The most intriguing dynamic exists with whip smart assistant Maya, who forgoes her education and family's wishes she become a doctor to work for this supposed innovator. Watching her gently steer the clueless, egotistical Ty toward the online marketing possibilities of ebay is a real treat, especially knowing it's a concept he'll never grasp. Viswanathan's levelheaded performance as Maya sells this, her wide-eyed idealism quickly turning to exhaustive despair upon realizing she works for the boss from hell. Banks and Snook also impress, with the latter bringing grounded humanity to a fairly predictable arc. Her Sheila emerges as the more sympathetic of the two, if only because the character's connection with Ty is so personal, making his betrayal sting that much more.

Watchable as it is, this does play like a shallower version of everything Air and BlackBerry did better, glazing over beats and events without really digging into the psychology of its characters. For a while it works, but then just keeps going, to the point that you'd think it was originally conceived as an Apple streaming series. At just under two hours, it feels strangely longer, held together by the performances and a hope there's enough nostalgia left to carry its story over the finish line.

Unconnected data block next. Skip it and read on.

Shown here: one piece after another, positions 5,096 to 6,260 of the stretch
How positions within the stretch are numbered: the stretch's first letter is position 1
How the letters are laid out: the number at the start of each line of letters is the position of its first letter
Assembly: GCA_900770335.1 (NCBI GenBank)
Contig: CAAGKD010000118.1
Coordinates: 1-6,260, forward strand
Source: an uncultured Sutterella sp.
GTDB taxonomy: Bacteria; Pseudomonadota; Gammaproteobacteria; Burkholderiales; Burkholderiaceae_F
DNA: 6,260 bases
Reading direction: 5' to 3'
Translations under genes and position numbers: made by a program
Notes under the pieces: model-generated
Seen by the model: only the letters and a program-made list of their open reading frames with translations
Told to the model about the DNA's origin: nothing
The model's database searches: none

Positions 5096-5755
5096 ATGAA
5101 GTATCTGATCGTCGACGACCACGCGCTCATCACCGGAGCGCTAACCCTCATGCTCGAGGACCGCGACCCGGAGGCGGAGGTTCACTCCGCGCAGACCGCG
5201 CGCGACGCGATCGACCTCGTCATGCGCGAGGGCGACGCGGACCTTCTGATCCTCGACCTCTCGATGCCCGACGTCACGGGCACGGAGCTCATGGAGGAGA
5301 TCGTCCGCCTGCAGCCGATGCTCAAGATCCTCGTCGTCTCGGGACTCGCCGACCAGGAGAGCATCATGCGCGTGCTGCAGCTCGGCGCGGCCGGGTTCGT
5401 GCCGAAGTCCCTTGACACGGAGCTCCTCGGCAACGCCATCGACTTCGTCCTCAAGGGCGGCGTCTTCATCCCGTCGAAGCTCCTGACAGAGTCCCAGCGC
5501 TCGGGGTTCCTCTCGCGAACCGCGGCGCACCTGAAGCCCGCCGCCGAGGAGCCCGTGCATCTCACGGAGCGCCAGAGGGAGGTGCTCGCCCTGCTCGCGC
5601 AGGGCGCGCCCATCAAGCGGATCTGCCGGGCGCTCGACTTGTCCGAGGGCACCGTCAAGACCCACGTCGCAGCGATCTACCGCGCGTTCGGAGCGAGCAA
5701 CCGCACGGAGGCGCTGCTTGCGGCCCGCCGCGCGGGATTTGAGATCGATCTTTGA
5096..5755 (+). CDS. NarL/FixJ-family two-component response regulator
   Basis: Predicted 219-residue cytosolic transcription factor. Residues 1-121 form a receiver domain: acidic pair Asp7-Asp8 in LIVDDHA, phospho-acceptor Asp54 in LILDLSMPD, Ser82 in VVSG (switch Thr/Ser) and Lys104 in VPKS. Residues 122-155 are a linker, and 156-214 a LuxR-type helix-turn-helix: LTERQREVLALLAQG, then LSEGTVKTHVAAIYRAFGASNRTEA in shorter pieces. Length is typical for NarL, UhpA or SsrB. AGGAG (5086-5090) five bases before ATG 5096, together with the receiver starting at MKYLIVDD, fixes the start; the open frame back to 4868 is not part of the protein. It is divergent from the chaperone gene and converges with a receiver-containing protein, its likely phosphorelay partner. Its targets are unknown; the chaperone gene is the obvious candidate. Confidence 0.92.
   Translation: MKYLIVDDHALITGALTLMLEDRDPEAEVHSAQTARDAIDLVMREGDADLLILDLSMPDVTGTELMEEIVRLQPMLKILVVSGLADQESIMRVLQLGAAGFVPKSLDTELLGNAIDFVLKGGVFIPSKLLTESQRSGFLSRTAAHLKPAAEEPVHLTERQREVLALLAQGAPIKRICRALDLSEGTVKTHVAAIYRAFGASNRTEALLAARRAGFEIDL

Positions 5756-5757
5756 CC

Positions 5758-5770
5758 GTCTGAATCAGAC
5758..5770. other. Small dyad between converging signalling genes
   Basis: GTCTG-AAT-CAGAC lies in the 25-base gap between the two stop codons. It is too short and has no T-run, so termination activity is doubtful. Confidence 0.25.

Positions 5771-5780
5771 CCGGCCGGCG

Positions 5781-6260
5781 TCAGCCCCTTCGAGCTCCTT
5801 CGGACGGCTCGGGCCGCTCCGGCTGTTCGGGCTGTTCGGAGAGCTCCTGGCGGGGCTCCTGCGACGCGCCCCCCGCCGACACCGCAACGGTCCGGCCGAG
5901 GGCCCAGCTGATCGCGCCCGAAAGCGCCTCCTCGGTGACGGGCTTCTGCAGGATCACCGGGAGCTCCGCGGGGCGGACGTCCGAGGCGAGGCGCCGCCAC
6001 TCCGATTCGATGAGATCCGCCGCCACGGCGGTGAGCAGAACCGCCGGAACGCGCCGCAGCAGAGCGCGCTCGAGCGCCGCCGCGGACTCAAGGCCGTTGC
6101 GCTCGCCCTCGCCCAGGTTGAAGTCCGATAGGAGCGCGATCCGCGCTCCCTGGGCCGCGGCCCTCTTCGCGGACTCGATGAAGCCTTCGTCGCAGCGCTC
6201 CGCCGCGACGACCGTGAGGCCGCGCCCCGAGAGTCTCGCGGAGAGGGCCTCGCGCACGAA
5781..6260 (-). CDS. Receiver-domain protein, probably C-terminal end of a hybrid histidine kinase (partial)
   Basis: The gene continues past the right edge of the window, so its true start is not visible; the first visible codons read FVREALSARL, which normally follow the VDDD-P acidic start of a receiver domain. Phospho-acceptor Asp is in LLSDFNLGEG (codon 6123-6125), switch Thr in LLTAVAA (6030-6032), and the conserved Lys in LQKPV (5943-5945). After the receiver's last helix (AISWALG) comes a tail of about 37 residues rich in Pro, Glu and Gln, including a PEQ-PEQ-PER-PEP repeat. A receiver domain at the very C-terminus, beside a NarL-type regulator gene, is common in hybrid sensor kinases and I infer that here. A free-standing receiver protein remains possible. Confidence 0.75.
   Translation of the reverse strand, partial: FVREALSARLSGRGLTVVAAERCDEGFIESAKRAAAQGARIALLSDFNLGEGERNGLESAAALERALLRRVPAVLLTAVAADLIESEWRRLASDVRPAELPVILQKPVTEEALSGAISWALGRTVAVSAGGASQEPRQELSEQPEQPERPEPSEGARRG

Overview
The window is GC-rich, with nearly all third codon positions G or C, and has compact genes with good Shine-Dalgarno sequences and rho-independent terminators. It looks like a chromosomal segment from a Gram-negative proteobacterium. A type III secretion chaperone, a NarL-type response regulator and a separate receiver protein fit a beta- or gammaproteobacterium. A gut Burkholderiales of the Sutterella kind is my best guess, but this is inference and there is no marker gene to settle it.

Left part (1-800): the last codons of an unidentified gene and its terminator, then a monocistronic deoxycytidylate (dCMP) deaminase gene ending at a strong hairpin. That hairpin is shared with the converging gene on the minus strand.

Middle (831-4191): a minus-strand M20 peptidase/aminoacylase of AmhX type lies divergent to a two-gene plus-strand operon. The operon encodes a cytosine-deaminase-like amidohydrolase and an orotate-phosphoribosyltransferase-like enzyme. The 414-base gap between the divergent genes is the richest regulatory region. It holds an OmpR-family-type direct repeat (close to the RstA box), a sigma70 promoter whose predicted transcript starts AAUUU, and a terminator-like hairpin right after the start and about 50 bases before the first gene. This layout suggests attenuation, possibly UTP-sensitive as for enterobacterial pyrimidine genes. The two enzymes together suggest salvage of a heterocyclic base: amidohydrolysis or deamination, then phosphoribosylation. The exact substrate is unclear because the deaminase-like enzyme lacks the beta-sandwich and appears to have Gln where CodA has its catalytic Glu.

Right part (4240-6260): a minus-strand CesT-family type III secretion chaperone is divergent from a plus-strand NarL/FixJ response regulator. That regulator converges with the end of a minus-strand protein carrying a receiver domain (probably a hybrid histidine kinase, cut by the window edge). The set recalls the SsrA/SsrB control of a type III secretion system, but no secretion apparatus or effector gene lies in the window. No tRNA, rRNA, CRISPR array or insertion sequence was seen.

Thursday, August 24, 2023

No Hard Feelings

Director: Gene Stupnitsky
Starring: Jennifer Lawrence, Andrew Barth Feldman, Laura Benanti, Matthew Broderick, Natalie Morales, Scott MacArthur, Ebon Moss-Bachrach, Kyle Mooney, Hsan Minhaj, Zahn McClarnon
Running Time: 103 min.
Rating: R

★★★ (out of ★★★★)

It's kind of amazing it took this long for Jennifer Lawrence to star in a major mainstream comedy, despite every indication she's always had the timing to make a huge impression in one. You can chalk it up to a busy schedule, the right project not coming along, or declining enthusiasm for the genre, but it just never materialized. Now, with the 90's throwback sex comedy No Hard Feelings, her invaluable presence sets the bar high for co-writer/director Gene Stupnitsky (2019's Good Boys), who also has to deliver on a promising trailer that probably left too little to the imagination.